There are, moreover, certain places which ships are almost obliged to frequent, and where towns of importance arise as a matter of course. Such are the Straits of Gibraltar and of Messina ; such, also, are places like Genoa, Trieste, and Saloniki, w hich occupy the bottom of gulfs or bays penetrating far into the land. Ports offering the greatest facilities for embarking merchandise intended for foreign countries, such as Marseilles and Alexandria, are likewise natural centres of attraction to merchants. One town there is in the Mediterranean which enjoys at one and the same time every one of the geographical advantages which we have pointed out, for it is situated on a strait connecting two seas and separating two continents. This town is Constantinople, and despite the deplorable maladministration under which it suffers, its position alone has enabled it to maintain its place amongst the great cities of the world.
The ports of the Mediterranean no longer enjoy a monopoly of commerce as they did for thousands of years, but the number of ships to be met with in that inland sea is, nevertheless, proportionately far greater than what we meet with on the open oceans. The commercial marine of the Mediterranean numbers thirty-seven thousand vessels, of a capacity of two million seven hundred and ninety-six thousand tons, without counting fishing-boats. This is more than one-fourth of the entire commercial marine of the world, as respects the number of ships, and one-sixth of it as regards tonnage. This inferiority of tonnage is due to the small vessels of ancient types which still maintain their ground in Greece and Italy, and which possess certain advantages for the coasting trade.
To this marine of the Mediterranean should be added the vessels belonging to foreign ports, which visit it for purposes of trade, and amongst which those of England take the most prominent rank. The Government of Great Britain has even taken care to secure itself a place amongst, the Mediterranean powers. It has occupied Gibraltar, at the western entrance to this basin, and taken possession of Malta, which commands its centre; and although the eastern entrance, formed by the Suez Canal, is not in its possession, its garrisons on Perim and the rock of Men are able at any moment to close up the only approach to it which leads from the Indian Ocean through the Red Sea.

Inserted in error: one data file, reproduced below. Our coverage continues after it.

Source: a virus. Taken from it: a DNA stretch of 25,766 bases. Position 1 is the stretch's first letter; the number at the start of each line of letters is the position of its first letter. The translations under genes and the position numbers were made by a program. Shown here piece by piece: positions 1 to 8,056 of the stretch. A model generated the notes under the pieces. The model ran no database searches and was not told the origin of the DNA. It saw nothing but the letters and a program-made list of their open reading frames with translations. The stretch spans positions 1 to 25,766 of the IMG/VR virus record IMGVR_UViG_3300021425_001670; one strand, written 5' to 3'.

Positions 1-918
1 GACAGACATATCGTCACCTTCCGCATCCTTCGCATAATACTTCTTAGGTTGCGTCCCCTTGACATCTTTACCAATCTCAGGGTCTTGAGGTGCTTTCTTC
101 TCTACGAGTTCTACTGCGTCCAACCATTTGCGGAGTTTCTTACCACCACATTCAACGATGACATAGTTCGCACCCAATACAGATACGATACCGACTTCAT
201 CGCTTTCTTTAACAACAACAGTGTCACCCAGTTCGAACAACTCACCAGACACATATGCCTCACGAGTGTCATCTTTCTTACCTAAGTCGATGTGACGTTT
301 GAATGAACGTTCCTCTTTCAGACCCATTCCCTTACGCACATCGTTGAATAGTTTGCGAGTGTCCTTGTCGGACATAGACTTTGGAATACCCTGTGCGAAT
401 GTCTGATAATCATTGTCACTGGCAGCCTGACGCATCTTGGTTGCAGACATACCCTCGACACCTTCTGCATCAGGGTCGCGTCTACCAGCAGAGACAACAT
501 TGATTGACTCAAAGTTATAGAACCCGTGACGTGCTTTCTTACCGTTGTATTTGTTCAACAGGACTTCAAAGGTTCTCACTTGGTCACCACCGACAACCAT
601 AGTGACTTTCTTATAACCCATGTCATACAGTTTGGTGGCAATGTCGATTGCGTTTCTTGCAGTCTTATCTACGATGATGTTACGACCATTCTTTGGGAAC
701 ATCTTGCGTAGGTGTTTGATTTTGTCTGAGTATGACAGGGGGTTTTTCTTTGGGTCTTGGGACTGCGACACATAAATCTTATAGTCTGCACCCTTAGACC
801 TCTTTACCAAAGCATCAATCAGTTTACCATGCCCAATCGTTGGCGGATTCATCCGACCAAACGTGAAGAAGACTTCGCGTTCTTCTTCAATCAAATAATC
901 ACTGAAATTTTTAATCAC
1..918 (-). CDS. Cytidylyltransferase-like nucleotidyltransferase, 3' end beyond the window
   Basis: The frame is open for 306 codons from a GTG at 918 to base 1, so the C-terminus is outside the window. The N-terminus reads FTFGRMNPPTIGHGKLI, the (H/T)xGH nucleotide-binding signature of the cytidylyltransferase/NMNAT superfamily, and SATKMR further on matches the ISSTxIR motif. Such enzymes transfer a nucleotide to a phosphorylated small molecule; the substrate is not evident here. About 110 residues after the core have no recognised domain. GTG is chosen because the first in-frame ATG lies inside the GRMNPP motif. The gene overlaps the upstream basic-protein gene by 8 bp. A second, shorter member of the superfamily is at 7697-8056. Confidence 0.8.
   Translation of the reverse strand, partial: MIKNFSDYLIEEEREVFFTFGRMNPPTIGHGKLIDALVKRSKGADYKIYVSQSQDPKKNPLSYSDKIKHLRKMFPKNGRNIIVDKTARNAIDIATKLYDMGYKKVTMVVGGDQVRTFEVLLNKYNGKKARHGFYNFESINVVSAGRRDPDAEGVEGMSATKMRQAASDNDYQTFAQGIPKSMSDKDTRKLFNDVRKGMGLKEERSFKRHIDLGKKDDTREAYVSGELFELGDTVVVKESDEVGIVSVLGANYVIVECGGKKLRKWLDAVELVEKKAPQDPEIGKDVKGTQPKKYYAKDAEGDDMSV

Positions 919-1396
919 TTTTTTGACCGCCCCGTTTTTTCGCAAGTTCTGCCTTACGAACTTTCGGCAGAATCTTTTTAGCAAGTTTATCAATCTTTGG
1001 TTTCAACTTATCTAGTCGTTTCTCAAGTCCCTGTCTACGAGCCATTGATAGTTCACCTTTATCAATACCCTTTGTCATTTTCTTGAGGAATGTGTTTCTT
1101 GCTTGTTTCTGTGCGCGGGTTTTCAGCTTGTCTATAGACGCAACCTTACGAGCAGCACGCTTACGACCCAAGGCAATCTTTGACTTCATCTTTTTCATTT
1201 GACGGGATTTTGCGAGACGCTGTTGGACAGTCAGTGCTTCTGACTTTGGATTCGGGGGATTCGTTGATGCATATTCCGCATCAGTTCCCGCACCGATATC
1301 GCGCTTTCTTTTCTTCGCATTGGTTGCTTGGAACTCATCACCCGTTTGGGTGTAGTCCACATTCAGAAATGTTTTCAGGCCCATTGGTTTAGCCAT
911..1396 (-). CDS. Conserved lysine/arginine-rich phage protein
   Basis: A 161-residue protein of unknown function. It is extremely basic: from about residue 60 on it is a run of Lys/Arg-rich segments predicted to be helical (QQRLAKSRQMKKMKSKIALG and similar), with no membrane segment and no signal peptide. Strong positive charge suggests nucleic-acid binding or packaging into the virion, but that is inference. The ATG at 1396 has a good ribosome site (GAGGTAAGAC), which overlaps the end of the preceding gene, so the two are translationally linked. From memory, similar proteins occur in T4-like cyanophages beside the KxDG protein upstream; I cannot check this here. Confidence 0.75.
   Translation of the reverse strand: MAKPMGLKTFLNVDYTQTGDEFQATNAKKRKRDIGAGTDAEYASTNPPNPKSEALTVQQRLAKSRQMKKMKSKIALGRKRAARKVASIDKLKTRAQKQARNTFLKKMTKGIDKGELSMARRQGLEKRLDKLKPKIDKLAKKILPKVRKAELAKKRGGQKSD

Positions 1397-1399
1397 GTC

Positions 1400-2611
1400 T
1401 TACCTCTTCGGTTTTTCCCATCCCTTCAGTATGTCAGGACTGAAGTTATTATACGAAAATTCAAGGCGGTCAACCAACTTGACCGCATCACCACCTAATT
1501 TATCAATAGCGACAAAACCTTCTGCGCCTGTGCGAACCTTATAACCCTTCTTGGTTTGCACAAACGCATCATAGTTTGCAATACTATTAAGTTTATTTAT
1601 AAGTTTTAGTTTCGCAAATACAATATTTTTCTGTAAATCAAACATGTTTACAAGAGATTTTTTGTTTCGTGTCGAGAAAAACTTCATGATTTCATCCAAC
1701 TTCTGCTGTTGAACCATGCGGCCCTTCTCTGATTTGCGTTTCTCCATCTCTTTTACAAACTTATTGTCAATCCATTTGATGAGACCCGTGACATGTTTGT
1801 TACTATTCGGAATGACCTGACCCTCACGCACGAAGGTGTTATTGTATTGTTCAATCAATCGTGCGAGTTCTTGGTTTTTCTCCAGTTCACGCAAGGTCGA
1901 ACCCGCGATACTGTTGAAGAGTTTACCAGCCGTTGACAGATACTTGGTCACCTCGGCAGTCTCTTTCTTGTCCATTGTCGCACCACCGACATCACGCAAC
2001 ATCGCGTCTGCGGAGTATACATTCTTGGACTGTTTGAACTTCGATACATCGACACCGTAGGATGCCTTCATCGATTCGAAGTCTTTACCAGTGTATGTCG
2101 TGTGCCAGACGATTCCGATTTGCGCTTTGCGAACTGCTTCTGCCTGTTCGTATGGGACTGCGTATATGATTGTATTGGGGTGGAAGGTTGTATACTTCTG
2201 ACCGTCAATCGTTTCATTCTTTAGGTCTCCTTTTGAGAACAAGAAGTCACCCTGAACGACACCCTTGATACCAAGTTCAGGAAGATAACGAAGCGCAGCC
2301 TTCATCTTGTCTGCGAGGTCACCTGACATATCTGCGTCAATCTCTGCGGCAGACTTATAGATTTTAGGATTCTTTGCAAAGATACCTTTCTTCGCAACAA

The share which England takes in the commerce of the Mediterranean is considerable, but it is surpassed by far by that of France and Italy. A sovereign who aspired to the dominion of the world once spoke of the inland sea extending from the Strait of Gibraltar to Egypt as a ” French lake; ” but with equal justice might it be called a Greek, a Dalmatian, or Spanish lake, and with still greater an Italian lake. The pirates of Barbary were, in reality, the last ” masters ” of the Mediterranean : their swift vessels presented themselves unexpectedly before the coast towns, and carried off their inhabitants. But since their predatory fleets have been destroyed, the Mediterranean has become the common property of the world, and the meshes of an internalional network of maritime highways become closer from year to year. The merchantmen no longer pursue their voyages in company as they did in former times, discharging their eargo from port to port, for a single vessel may venture now into any portion of the Mediterranean in safety. Still there remain the dangers of reefs and of storms. The art of’ navigation has made vast progress; most of the capes, at least on the coasts of Europe, are lit up by lighthouses ; the approaches to the ports are rendered easy by lightships, buoys, and beacons ; but shipwrecks are nevertheless of frequent occurrence. Even large vessels founder sometimes, without leaving a stray plank behind to indicate the place of their disappearance.
Steamers travelling along prescribed routes are now gradually taking the place of sailing vessels, and where they cross at frequent intervals they may be likened to ferry-boats crossing a river. The regularity and speed of these steam ferries ; the facilities which they afford for the conveyance of merchandise ; the increasing number of railways which convey the produce of the interior to the seaports; and lastly, the submarine telegraphs, which have established instantaneous means of communication between the principal ports, all contribute towards the growth of Mediterranean commerce. This commerce, including imports and exports, and the transit through the Suez Canal, actually amounts to about £:3 x3,000,000, a year.* This may not be much for a maritime population of a hundred millions, but a perceptible increase is taking place from year to year. We should also bear in mind that, face to face with the busy peninsulas of Europe, there lies torrid Africa, an inert mass, avoided by the sailors of our own age as much as it was by those of ancient Greece. Its coasts are hardly ever visited, with the exception of those portions which extend from Oran to Tunis, and from Alexandria to Port Said. It is matter of surprise, too, that certain localities which formerly attracted crowds of vessels, such as Cyrenaica, Cyprus, and beautiful Crete, at the very entrance to the Archipelago, should still remain outside the ordinary track of our steamers.